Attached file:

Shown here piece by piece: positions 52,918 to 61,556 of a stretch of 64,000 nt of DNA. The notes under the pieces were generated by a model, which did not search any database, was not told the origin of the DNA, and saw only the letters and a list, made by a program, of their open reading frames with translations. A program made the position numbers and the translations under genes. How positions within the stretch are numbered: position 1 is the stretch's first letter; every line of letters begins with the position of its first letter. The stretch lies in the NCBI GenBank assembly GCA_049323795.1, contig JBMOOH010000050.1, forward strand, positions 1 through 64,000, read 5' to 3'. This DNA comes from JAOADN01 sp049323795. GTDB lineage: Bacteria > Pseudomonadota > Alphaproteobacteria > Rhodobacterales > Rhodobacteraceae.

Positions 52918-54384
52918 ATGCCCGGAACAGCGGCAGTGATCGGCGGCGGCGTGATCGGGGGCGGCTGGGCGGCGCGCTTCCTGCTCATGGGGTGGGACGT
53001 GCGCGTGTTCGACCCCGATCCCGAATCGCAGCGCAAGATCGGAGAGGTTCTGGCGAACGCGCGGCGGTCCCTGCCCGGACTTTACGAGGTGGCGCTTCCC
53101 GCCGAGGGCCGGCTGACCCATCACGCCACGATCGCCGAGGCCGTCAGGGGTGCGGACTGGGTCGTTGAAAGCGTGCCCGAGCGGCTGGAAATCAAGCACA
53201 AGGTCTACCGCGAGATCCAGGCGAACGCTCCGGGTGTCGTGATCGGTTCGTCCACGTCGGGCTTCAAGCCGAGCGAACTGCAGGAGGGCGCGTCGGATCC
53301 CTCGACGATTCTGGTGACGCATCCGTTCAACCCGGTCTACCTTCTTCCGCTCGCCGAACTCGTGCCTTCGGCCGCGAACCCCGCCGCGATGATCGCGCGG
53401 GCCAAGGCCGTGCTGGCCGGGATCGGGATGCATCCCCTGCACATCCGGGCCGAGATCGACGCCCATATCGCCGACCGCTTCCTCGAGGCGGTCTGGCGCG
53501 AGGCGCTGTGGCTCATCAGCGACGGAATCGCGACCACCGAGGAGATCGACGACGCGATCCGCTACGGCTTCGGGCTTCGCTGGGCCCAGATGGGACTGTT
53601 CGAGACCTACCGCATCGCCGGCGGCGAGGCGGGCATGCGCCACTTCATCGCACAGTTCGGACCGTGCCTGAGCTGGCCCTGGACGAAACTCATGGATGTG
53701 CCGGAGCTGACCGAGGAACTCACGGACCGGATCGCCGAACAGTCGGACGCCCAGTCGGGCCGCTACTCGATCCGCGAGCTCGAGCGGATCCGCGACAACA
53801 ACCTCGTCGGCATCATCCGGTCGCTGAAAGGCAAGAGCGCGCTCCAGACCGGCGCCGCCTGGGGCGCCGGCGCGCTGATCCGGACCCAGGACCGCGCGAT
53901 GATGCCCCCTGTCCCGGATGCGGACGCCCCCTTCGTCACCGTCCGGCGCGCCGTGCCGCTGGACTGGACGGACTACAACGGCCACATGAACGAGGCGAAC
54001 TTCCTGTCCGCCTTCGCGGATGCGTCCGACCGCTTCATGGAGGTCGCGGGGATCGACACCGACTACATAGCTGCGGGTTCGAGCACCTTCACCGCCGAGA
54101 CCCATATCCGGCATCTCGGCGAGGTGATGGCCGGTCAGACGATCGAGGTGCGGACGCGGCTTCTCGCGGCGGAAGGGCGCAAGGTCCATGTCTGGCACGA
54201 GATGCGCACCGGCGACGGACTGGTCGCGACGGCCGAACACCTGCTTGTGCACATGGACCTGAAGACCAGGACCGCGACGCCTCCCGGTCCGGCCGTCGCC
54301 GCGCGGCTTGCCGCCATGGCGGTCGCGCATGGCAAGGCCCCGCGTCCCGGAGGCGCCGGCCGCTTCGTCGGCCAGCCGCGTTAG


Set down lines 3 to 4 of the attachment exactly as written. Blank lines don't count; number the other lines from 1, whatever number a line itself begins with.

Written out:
52918 ATGCCCGGAACAGCGGCAGTGATCGGCGGCGGCGTGATCGGGGGCGGCTGGGCGGCGCGCTTCCTGCTCATGGGGTGGGACGT
53001 GCGCGTGTTCGACCCCGATCCCGAATCGCAGCGCAAGATCGGAGAGGTTCTGGCGAACGCGCGGCGGTCCCTGCCCGGACTTTACGAGGTGGCGCTTCCC